curl -i -XPUT "$RIAK/types/default/buckets/logs/props" \ -H "Content-Type: application/json" \ -d '{"props":{"w":"one","r":"all"}}' • all - All replicas must reply, which is the same as setting r or w equal to n_val • one - Setting r or w equal to 1 • quorum - A majority of the replicas must respond, that is, “half plus one”. #### Sloppy Quorum In a perfect world, a strict quorum would be sufficient for most write requests. However, at any moment a node could go down, or the network could partition, or squirrels get caught in the tubes, triggering the unavailability of a required nodes. This is known as a strict quorum. Riak defaults to what's known as a sloppy quorum, meaning that if any primary (expected) node is unavailable, the next available node in the ring will accept requests. Think about it like this. Say you're out drinking with your friend. You order 2 drinks (W=2), but before they arrive, she leaves temporarily. If you were a strict quorum, you could merely refuse both drinks, since the required people (N=2) are unavailable. But you'd rather be a sloppy drunk... erm, I mean sloppy quorum. Rather than deny the drink, you take both, one accepted on her behalf (you also get to pay). When she returns, you slide her drink over. This is known as hinted handoff, which we'll look at again in the next chapter. For now it's sufficient to note that there's a difference between the default sloppy quorum (W), and requiring a strict quorum of primary nodes (PW). ##### More than R's and W's Some other values you may have noticed in the bucket's props object are pw, pr, and dw. pr and pw ensure that many primary nodes are available before a read or write. Riak will read or write from backup nodes if one is unavailable, because of network partition or some other server outage. This p prefix will ensure that only the primary nodes are used, primary meaning the vnode which matches the bucket plus N successive vnodes. (We mentioned above that r+w > n provides a reasonable level of consistency, violated when sloppy quorums are involved. pr+pw > n allows for a much stronger assertion of consistency, although there are always scenarios involving conflicting writes or significant disk failures where that too may not be enough.) Finally dw represents the minimal durable writes necessary for success. For a normal w write to count a write as successful, a vnode need only promise a write has started, with no guarantee that write has been written to disk, aka, is durable. The dw setting means the backend service (for example Bitcask) has agreed to write the value. Although a high dw value is slower than a high w value, there are cases where this extra enforcement is good to have, such as dealing with financial data. ##### Per Request It's worth noting that these values (except for n_val) can be overridden per request. Consider a scenario in which you have data that you find very important (say, credit card checkout), and want to help ensure it will be written to every relevant node's disk before success. You could add ?dw=all to the end of your write. curl -i -XPUT "$RIAK/types/default/buckets/cart/keys/cart1?dw=all" \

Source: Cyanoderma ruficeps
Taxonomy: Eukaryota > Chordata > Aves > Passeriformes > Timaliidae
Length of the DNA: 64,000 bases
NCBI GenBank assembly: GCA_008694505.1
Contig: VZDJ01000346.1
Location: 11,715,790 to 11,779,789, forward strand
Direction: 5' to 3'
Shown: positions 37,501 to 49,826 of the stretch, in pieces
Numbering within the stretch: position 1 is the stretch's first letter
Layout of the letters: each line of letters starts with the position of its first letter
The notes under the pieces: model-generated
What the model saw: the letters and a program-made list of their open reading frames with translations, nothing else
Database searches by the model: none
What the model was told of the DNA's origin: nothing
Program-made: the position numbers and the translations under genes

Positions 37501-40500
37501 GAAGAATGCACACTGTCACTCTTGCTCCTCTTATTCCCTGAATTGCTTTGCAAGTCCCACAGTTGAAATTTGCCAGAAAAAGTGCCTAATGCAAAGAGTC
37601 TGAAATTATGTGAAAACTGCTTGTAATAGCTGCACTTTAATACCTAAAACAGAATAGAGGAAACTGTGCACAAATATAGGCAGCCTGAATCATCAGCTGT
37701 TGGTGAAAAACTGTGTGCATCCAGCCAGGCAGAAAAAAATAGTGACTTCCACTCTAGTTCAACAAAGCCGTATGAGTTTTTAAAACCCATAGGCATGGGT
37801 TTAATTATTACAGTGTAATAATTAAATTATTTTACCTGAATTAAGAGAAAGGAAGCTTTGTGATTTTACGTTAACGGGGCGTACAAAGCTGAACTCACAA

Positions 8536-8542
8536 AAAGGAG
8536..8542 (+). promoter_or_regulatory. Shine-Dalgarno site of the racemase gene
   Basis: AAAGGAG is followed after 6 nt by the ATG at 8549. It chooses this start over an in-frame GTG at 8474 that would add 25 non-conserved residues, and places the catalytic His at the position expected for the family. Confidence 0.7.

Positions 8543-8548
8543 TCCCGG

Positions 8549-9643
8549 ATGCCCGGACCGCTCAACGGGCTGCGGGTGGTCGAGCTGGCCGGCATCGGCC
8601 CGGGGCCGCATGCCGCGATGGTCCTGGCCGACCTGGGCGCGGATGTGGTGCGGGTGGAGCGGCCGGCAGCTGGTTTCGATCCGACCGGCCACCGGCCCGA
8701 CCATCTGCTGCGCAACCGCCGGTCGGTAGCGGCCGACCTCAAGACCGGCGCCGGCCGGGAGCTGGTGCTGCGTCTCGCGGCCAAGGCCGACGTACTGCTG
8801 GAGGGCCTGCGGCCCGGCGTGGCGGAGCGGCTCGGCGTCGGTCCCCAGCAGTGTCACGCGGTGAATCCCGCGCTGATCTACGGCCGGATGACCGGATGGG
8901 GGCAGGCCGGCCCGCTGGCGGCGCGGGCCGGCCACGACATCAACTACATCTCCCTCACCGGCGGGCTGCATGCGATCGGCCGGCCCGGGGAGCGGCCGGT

-H "Content-Type: application/json" \
-d '{"paid":true}'

If any of the nodes currently responsible for the data cannot complete the request (i.e., hand off the data to the storage backend), the client will receive a failure message. This doesn't mean that the write failed, necessarily: if two of three primary vnodes successfully wrote the value, it should be available for future requests. Thus trading availability for consistency by forcing a high dw or pw value can result in unexpected behavior.

### Hooks

Another utility of buckets are their ability to enforce behaviors on writes by way of hooks. You can attach functions to run either before, or after, a value is committed to a bucket.

Precommit hooks are functions that run before a write is called. A precommit hook has the ability to cancel a write altogether if the incoming data is considered bad in some way. A simple precommit hook is to check if a value exists at all.

I put my custom Erlang code files under the riak installation ./custom/my_validators.erl.

-module(my_validators).
-export([value_exists/1]).

%% Object size must be greater than 0 bytes
value_exists(RiakObject) ->
Value = riak_object:get_value(RiakObject),
case erlang:byte_size(Value) of
0 -> {fail, "A value sized greater than 0 is required"};
_ -> RiakObject
end.

Then compile the file.

erlc my_validators.erl

Install the file by informing the Riak installation of your new code with an advanced.config file that lives alongside riak.conf in each node, then rolling restart each node.

{riak_kv,
}

Then you need to do set the Erlang module (my_validators) and function (value_exists) as a JSON value to the bucket's precommit array {"mod":"my_validators","fun":"value_exists"}.

curl -i -XPUT "$RIAK/types/default/buckets/cart/props" \ -H "Content-Type:application/json" \ -d '{"props":{"precommit":[{"mod":"my_validators","fun":"value_exists"}]}}' If you try and post to the cart bucket without a value, you should expect a failure. curl -XPOST "$RIAK/types/default/buckets/cart/keys" \
-H "Content-Type:application/json"
A value sized greater than 0 is required

You can also write precommit functions in JavaScript, though Erlang code will execute faster.

Post-commits are similar in form and function, albeit executed after the write has been performed. Key differences:

• The only language supported is Erlang.
• The function's return value is ignored, thus it cannot cause a failure message to be sent to the client.